Abbey Theatre archive to go online


As an orator, Eamon DeValera delivered his speeches with a particular stoicism - a unique style, it seems safe to say, not honed during his earlier dramatic forays.

A December 1905 playbill from the Abbey Theatre reveals the young Dev, then a 23-year-old mathematics graduate, trod the boards in an amateur production of A Christmas Hamper.

The document is one of almost two million Abbey posters, prints, programmes and more which are currently undergoing digitisation by NUI Galway. When the complete collection goes online in about three years' time it will “undoubtedly be the biggest digital theatre archive in the world” said Dr Patrick Lonergan, director of drama programmes at the university.

Initially, staff, students, and visiting scholars will get exclusive access to the database, but the university and theatre will also mount projects and exhibitions for the public.

Dr Lonergan, who said the resource will “revolutionise the study of Irish theatre”, expects it to receive considerable international attention from theatre scholars in the Americas, Asia and the UK.

The collection, which contains numerous prompt scripts complete with margin-scribbled notes and amendments, will enable scholars to make discoveries not just about Irish theatre but also about Ireland, Dr Lonergan added. “One of the really fascinating things about this archive is it reveals things about Ireland’s everyday life.” The advertisements in the show programmes, for example, tell thousands of stories, he said.

A cursory glance at the items on display this morning showed ads dating from the early 20th century for McCarthy and Co.’s smart gowns for day and evening wear, and a notice to housewives from the Irish Feather Co. Limited seeking any feather beds they might be throwing out.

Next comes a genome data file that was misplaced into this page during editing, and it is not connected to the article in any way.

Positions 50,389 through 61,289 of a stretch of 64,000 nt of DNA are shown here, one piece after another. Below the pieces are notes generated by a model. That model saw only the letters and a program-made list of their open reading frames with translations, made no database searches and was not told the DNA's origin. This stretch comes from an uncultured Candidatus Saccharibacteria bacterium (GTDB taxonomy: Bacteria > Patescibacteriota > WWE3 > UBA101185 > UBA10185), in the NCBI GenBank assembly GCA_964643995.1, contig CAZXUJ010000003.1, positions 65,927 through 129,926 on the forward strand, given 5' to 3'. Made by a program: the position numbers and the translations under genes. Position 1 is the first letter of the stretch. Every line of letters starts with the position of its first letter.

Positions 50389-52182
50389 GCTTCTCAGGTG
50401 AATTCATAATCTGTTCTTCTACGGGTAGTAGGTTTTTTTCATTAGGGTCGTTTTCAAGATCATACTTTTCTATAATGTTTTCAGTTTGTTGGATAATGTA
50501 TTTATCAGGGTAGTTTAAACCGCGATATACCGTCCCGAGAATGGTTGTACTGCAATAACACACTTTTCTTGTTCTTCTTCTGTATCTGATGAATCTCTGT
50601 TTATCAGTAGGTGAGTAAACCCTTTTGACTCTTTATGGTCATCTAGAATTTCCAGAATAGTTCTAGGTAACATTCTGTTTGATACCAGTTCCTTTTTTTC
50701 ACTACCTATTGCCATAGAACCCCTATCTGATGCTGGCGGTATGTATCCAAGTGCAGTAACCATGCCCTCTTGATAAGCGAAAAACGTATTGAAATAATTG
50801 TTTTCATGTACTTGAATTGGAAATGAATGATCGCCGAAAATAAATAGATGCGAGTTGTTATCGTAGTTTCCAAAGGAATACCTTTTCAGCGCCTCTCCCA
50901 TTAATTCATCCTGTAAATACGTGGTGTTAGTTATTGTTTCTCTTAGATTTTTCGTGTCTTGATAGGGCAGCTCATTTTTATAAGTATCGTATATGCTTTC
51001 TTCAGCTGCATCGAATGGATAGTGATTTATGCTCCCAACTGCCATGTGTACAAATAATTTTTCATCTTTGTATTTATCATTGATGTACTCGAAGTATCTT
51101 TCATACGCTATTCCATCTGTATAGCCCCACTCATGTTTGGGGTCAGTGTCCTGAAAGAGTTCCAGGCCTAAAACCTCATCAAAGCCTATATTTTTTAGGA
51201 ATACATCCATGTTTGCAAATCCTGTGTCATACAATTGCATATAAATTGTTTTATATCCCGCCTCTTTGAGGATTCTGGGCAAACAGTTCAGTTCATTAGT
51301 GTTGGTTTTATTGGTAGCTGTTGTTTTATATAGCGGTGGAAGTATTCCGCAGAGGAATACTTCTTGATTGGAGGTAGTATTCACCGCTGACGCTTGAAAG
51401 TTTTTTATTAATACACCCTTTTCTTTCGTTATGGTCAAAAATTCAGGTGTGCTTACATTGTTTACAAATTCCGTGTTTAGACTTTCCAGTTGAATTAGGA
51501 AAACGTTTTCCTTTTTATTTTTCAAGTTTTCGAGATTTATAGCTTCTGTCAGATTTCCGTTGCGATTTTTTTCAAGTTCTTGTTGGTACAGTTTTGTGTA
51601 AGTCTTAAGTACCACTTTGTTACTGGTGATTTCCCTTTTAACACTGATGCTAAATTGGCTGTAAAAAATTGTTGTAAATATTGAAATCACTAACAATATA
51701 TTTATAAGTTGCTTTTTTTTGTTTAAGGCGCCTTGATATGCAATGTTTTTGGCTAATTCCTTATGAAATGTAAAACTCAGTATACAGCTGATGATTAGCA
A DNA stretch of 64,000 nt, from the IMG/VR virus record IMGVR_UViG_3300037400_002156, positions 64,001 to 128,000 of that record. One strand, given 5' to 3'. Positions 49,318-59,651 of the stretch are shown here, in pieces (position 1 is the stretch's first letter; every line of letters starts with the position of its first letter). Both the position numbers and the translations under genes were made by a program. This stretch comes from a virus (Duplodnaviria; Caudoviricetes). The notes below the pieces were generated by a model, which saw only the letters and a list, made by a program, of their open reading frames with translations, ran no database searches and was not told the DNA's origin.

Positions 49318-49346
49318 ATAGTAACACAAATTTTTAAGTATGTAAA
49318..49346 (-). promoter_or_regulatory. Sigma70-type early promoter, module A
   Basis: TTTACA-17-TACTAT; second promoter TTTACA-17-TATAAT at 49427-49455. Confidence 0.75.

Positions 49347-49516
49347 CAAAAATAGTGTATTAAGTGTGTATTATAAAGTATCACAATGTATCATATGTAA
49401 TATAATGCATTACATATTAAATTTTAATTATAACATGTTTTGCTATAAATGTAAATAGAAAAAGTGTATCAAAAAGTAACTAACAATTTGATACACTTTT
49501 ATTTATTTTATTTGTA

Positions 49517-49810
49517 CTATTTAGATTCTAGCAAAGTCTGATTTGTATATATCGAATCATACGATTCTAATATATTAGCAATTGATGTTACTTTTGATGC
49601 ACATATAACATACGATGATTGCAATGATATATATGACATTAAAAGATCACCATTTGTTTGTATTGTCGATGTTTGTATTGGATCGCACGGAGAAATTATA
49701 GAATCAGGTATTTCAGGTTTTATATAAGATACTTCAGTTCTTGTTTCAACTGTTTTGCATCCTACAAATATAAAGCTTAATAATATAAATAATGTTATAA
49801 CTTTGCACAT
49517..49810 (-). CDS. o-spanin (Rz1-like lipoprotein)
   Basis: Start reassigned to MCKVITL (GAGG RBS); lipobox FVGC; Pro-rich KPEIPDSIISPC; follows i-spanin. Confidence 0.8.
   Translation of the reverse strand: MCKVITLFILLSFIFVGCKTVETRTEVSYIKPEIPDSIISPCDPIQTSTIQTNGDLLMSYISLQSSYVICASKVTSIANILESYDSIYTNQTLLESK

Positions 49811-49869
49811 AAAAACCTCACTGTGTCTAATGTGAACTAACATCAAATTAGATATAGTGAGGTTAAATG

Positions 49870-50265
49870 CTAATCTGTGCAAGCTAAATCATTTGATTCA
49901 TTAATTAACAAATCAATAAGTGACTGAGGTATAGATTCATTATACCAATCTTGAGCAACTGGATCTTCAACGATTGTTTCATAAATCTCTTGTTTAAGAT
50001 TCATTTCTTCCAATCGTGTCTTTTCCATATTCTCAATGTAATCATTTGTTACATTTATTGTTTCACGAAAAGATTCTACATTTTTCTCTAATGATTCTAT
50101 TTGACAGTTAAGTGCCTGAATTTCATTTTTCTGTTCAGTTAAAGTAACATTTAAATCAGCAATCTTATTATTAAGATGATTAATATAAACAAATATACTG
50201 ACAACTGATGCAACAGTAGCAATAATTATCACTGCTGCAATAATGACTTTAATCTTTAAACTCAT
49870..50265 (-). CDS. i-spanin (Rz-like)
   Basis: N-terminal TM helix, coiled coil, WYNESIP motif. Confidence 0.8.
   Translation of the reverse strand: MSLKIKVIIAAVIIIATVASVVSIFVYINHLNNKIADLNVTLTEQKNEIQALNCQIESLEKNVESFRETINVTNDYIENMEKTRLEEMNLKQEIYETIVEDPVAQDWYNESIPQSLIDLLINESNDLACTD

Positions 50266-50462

Aideen Howard, the Abbey literary director, said she hopes the numerous records and production notes will show how theatre is really “a broad and collaborative artform”. From a practical perspective she said the project also provides a way of protecting and preserving the records, noting that many of the pieces were charred or damaged when the Abbey caught fire in 1951.

The collection includes a 1907 note from Lord Chamberlain’s censor’s office concerning the first English tour of The Playboy of the Western World. The censor approved the tour, but mindful of the furore caused by the earlier production in Dublin, forbade “anything calculated to produce riot or breach of the peace”, including anything offensive to the army.

Ms Howard said the database will make available the material necessary for scholars to write the story of the Abbey. Historians, meanwhile, might speculate as to what course 20th century Ireland would have taken had Dev’s initial dramatic flirtations met with greater success.